Nir Kabaretti and the Santa Barbara Symphony have engineered a fascinating seven-concert season for 2020-2021 without the benefit of live audiences or the normal rules of orchestral conduct. The season’s penultimate program, a fascinating all-American musical menu in April, may have been the most provocative and satisfying one of all.
I’m not just saying that as a proud American, although I am one. Opening with Aaron Copland’s heraldic brass Fanfare for the Common Man and bookended with the fetching Fanfare for the Uncommon Woman by Joan Tower, the carefully plotted musical mosaic amply invited national cultural pride. Bass-baritone Cedric Berry gave gorgeous, deep readings of selections from Copland’s Old American Songs, followed by a brand-new-ish American composition, George Gianopoulos’s jazz-tinged “Polarity” from his song cycle America.
Samuel Barber was represented not by his over-exposed Adagio, but instead by the sinuous 1953 wind quintet Summer Music. The late African-American composer George Walker’s Lyric for Strings brandished its Barber influence openly, as did Robin Frost’s Serenade for Strings.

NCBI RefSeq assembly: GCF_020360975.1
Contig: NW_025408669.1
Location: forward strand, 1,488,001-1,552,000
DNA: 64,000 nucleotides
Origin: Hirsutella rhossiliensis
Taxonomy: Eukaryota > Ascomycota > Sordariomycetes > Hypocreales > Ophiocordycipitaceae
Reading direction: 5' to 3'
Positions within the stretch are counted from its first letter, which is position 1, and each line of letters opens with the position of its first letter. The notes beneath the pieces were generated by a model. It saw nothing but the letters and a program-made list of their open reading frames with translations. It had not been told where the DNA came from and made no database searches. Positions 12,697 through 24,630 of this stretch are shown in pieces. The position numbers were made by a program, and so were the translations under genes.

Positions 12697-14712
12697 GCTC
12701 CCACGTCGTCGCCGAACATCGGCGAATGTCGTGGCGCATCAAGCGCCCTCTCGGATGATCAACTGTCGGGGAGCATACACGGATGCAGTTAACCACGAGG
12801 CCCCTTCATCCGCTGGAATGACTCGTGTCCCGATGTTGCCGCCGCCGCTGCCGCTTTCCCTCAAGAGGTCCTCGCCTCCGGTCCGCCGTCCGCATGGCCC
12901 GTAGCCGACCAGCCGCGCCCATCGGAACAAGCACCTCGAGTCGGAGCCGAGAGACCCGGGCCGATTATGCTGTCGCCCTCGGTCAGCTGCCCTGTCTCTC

As Americans, we are by nature ever-questioning, which makes Charles Ives’s brief but profound Unanswered Question something of an alternative national anthem. There it was, toward the end of an intelligent, varied set of music, and perfectly suited to an era where being “distanced” is a literal mandate. Ives’s haunting work is inherently spatial, with an orchestral complement onstage, a wind quartet far from the stage (here, in the Granada Theatre balcony), and in yet another remote location in a hall, a lone, pining trumpet issuing a recurring, plaintive five-note motif (the question? The answer? Both?).
Tune in on Saturday, May 15, for the stirring finale of the Symphony’s season, a program called Triumph honoring the strength, perseverance, hope, creativity, and community that make up the Santa Barbara Symphony family. See sbsymphony.com.
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